Larry Kramer: TOP TEN BOOKS


Photo courtesy of Benedict Evans

As a new generation of LBGTQ activists materialized in the wake of Donald Trump’s 2016 election, Larry Kramer, founding member of both the Gay Men’s Health Crisis and ACT UP, experienced a renaissance as an elder statesman of queer radicalism, passionate and unwavering to the end. With mainstream media finally acknowledging queer history, his groundbreaking play on AIDS, The Normal Heart, made it to the screen in Ryan Murphy’s 2014 Emmy-wining adaptation for HBO (it also won a Golden Globe for Matt Bomer). This was followed in 2015 by publication of his sprawling, 800-page novel The American People: A History, began in 1978, was published in 2015—in which he queered up much of American history, making presidents Washington, Lincoln, Jackson, and Nixon gay in the process. It was followed last year by volume two, subtitled The Brutality of Fact. “Successful activism is about being angry and loud enough to be heard,” Kramer told The Advocate magazine in 2015. “Choose your targets, and go after them in any way you think you can…. Anger, passion, and volume are your weapons. We all have these within us.” He died on May 27, 2020.

Below are Larry Kramer’s favorite books, available to purchase as a set or individually.


A Handful of Dust

Evelyn Waugh
Waugh, along with P. G. Wodehouse, was one the greatest users of the English language. Both men just loved words and how to use them to their unusually best advantage. Anyone trying to master the English language would do well to study either one. Any of Waugh’s novels is impressive, but this one may be the best.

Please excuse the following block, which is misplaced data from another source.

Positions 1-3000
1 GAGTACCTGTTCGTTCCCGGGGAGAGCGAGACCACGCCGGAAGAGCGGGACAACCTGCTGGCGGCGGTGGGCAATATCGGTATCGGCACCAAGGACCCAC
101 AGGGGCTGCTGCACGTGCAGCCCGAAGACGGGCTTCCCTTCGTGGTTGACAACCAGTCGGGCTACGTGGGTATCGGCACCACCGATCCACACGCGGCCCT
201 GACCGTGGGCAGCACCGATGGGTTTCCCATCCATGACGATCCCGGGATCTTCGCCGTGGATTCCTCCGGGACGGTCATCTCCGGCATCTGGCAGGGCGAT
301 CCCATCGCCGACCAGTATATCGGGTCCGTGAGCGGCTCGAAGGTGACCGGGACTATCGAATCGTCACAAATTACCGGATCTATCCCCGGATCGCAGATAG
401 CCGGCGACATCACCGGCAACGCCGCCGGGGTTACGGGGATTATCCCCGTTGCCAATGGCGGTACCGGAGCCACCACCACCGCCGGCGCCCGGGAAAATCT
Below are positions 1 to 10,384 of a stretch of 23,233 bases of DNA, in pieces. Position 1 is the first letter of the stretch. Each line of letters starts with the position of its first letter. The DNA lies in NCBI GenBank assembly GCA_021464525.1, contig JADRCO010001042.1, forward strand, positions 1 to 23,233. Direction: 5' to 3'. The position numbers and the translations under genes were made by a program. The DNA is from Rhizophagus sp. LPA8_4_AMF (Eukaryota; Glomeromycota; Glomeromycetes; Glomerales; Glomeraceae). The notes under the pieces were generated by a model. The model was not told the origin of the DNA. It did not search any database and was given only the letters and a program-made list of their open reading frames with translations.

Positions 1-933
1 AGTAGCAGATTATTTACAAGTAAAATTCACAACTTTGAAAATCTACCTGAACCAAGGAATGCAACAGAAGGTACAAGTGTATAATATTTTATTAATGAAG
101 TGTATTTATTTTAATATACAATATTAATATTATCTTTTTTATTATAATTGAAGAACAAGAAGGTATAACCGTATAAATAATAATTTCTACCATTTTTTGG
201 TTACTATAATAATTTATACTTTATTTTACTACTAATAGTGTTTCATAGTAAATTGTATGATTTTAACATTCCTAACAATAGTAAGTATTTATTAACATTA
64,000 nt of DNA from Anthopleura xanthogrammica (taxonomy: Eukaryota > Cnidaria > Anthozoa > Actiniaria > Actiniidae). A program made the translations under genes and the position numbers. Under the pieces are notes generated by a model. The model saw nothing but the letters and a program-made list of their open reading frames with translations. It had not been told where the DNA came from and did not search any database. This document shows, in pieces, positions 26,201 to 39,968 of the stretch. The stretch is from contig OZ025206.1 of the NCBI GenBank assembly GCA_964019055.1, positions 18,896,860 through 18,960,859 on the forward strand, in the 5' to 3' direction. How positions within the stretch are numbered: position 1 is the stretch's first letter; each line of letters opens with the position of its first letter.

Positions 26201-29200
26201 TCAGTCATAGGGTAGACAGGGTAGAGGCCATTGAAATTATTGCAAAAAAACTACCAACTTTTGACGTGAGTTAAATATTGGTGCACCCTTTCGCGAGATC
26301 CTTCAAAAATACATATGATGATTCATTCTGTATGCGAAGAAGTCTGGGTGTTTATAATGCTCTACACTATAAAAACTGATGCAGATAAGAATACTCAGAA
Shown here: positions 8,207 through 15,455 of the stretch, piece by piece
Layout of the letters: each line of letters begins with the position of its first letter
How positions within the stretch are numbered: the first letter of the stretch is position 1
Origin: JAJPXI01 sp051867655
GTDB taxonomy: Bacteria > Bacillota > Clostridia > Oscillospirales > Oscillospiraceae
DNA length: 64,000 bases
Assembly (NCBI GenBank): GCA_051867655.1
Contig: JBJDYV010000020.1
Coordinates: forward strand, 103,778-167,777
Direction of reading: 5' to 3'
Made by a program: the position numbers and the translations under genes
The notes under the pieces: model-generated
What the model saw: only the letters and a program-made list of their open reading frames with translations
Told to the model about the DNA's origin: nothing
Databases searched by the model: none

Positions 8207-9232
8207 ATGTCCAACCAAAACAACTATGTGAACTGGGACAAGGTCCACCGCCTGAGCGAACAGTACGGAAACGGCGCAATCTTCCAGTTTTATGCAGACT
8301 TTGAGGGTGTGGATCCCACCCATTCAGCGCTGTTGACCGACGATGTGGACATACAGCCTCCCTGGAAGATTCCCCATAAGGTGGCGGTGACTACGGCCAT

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The Iceman Cometh

Eugene O’Neill
This, with Long Day’s Journey Into Night, are the great American plays.
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Sweet Bird of Youth

Tennessee Williams
A very underrated Williams play, written for his friend, Tallulah Bankhead.
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IBM and the Holocaust

Edwin Black
How one of America’s greatest technology companies came to Hitler’s aid. This will utterly and completely shock you, or it should.
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Eichmann in Jerusalem

Hannah Arendt
Arendt was one of the greatest political philosophers and thinkers of the 20th century, and this is her masterpiece.
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The Big Sleep

Raymond Chandler
Chandler is another great writer who loves words and language.
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The Adolescent

Fyodor Dostoevsky

The greatest Dostoyevsky novel for me. I first read it in the Andrew MacAndrew translation (now published by W.W. Norton) which bowled me over.

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The Progress of Love

Alice Munro
In fact, anything by Munro.
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Voices from Chernobyl

Svetlana Alexievich
From the 2015 winner of the Nobel Prize for literature, comes one of the most heartbreaking records of destructive humanity that I've ever read.
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Remembrance of Things Past

Marcel Proust
The greatest (gay) novel, translated by its great (gay) translator. I much prefer this original English translation to all the subsequent attempts by others to make it into In Search of Lost Time.
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